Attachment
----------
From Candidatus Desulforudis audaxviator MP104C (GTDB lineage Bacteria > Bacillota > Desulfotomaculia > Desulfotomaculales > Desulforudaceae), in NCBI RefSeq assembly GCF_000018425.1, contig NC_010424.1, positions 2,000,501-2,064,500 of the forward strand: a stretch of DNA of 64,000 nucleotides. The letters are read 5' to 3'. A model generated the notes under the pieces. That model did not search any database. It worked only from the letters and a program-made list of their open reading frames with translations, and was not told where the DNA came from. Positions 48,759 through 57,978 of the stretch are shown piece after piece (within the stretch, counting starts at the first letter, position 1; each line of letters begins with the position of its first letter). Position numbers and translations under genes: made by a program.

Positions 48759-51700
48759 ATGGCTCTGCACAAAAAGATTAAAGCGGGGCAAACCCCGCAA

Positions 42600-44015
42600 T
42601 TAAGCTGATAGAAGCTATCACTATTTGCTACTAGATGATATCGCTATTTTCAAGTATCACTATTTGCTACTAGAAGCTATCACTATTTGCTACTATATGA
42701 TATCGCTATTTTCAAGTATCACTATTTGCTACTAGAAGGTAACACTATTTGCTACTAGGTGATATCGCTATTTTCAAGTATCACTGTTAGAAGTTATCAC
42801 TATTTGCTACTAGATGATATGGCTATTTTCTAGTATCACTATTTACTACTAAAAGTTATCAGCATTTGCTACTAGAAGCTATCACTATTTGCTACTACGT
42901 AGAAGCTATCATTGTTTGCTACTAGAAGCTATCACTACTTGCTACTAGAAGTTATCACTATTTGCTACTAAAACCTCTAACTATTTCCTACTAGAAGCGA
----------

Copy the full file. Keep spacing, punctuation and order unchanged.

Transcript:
From Candidatus Desulforudis audaxviator MP104C (GTDB lineage Bacteria > Bacillota > Desulfotomaculia > Desulfotomaculales > Desulforudaceae), in NCBI RefSeq assembly GCF_000018425.1, contig NC_010424.1, positions 2,000,501-2,064,500 of the forward strand: a stretch of DNA of 64,000 nucleotides. The letters are read 5' to 3'. A model generated the notes under the pieces. That model did not search any database. It worked only from the letters and a program-made list of their open reading frames with translations, and was not told where the DNA came from. Positions 48,759 through 57,978 of the stretch are shown piece after piece (within the stretch, counting starts at the first letter, position 1; each line of letters begins with the position of its first letter). Position numbers and translations under genes: made by a program.

Positions 48759-51700
48759 ATGGCTCTGCACAAAAAGATTAAAGCGGGGCAAACCCCGCAA

Positions 42600-44015
42600 T
42601 TAAGCTGATAGAAGCTATCACTATTTGCTACTAGATGATATCGCTATTTTCAAGTATCACTATTTGCTACTAGAAGCTATCACTATTTGCTACTATATGA
42701 TATCGCTATTTTCAAGTATCACTATTTGCTACTAGAAGGTAACACTATTTGCTACTAGGTGATATCGCTATTTTCAAGTATCACTGTTAGAAGTTATCAC
42801 TATTTGCTACTAGATGATATGGCTATTTTCTAGTATCACTATTTACTACTAAAAGTTATCAGCATTTGCTACTAGAAGCTATCACTATTTGCTACTACGT
42901 AGAAGCTATCATTGTTTGCTACTAGAAGCTATCACTACTTGCTACTAGAAGTTATCACTATTTGCTACTAAAACCTCTAACTATTTCCTACTAGAAGCGA